Room: AAPM ePoster Library
Purpose: To describe a low-cost method for constructing an MR imaging phantom for geometric distortion measurements. MRI has become an essential part of multi-modality imaging/treatment planning in radiation oncology and many centers do not have access to specialized MR phantoms for verifying the performance of their systems under clinical conditions.
Methods: An MRI distortion phantom was constructed out of 0.68 caliber paintballs (~17 mm dia., gelatin shell /polyethylene glycol-based paint) embedded in polyurethane foam (2-part reacting liquid mix). Phantom exterior consisted of a plastic food canister roughly the size of a human head. Foaming chemicals were mixed in the canister and the paintballs were added during the foaming/curing process resulting in their suspension in a rigid substrate. MR and CT scans were performed using thin slices, and image registration was used to visualize MRI distortion relative to CT. For the purposes of this work, the CT images were assumed to be ground truth. Representative paintballs in CT and MRI were contoured and their center of mass coordinates were compared to determine a quantitative measurement of geometric distortion. For initial experiments, the phantom was imaged using CT before and after MRI to verify that the phantom’s internal structure had not changed.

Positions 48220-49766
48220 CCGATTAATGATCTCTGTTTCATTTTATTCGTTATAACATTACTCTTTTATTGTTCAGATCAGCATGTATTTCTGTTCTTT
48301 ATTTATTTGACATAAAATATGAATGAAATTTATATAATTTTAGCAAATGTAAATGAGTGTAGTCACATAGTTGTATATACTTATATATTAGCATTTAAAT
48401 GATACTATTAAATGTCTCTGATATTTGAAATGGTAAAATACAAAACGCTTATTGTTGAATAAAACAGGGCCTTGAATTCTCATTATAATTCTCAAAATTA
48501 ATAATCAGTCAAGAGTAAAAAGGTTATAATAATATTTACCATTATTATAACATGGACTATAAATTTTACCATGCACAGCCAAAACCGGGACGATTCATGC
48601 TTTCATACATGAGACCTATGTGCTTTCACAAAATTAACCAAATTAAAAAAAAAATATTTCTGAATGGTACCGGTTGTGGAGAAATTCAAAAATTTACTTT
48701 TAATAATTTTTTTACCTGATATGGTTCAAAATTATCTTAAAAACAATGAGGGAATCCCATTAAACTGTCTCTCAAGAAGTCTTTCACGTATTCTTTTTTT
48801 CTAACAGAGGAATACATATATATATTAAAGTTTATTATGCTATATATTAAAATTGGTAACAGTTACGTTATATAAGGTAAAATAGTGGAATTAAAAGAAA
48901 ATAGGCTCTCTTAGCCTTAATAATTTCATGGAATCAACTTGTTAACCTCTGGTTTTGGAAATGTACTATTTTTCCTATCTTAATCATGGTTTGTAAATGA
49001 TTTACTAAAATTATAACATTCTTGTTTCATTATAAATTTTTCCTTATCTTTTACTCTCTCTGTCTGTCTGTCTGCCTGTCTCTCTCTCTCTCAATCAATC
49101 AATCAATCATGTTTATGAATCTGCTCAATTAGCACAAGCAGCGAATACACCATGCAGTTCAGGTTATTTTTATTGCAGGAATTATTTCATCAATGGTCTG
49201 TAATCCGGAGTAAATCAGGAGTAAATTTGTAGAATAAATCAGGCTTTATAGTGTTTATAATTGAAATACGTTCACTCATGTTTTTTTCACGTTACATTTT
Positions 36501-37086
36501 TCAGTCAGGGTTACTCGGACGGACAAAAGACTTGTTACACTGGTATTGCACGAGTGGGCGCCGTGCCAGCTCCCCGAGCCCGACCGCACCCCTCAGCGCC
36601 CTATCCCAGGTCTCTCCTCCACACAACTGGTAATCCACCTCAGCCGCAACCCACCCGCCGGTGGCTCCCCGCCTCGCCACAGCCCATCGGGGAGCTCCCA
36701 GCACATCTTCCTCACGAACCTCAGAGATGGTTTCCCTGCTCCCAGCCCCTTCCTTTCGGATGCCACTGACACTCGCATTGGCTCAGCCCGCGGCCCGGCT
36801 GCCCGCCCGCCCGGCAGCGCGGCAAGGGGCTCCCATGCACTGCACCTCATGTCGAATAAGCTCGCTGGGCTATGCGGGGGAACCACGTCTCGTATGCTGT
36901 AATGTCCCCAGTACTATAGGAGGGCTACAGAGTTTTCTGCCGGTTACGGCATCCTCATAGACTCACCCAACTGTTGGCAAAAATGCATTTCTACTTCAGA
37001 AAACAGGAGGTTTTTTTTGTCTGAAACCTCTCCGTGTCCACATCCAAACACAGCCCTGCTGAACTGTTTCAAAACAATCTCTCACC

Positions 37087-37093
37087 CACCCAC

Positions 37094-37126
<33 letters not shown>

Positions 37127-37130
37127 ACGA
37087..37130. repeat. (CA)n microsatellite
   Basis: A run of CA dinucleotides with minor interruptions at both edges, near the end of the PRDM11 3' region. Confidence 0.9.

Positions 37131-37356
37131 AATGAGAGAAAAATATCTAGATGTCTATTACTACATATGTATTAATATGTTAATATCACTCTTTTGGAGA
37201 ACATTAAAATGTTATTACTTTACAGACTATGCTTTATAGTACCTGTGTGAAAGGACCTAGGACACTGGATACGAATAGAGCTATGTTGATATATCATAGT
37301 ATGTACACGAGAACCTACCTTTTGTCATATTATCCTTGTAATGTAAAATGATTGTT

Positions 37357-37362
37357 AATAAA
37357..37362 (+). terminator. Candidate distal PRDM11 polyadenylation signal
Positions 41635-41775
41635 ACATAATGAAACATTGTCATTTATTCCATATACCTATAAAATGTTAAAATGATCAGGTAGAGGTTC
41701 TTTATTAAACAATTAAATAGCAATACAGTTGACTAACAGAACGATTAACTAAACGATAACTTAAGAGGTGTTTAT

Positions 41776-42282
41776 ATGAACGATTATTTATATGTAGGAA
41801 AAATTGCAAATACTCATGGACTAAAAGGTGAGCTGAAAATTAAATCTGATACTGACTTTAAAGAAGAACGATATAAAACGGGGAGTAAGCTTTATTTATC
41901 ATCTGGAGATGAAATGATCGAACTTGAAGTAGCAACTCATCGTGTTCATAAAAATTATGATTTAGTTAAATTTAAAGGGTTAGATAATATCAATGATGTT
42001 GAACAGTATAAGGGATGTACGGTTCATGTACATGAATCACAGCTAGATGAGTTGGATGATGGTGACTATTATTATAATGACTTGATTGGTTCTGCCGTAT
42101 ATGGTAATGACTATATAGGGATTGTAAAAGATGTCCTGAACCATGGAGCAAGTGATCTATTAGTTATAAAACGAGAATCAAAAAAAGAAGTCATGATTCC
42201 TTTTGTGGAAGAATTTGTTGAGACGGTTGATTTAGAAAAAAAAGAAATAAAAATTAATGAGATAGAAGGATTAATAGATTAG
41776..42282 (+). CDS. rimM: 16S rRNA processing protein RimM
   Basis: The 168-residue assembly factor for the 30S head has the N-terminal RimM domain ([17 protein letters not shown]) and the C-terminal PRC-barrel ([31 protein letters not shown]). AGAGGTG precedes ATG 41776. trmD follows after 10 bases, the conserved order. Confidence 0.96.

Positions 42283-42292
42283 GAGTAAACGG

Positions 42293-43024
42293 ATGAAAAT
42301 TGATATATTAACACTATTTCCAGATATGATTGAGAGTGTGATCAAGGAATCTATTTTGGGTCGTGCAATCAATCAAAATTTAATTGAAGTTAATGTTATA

Results: Phantom provided adequate quality CT and MRI images (T1 and T2 weighted). MRI geometric distortion was measured to be approximately 1-2 mm in magnitude depending on imaging protocols, type of coil, and phantom position relative to isocenter.
Conclusion: The simple, low-cost phantom described in this work successfully provided a method for verification of geometric distortion in an MR imaging system. The mechanical stability of the phantom over time may be of concern due to potential degradation of foam or paintballs. Subsequent CT scans will be used to monitor stability over time.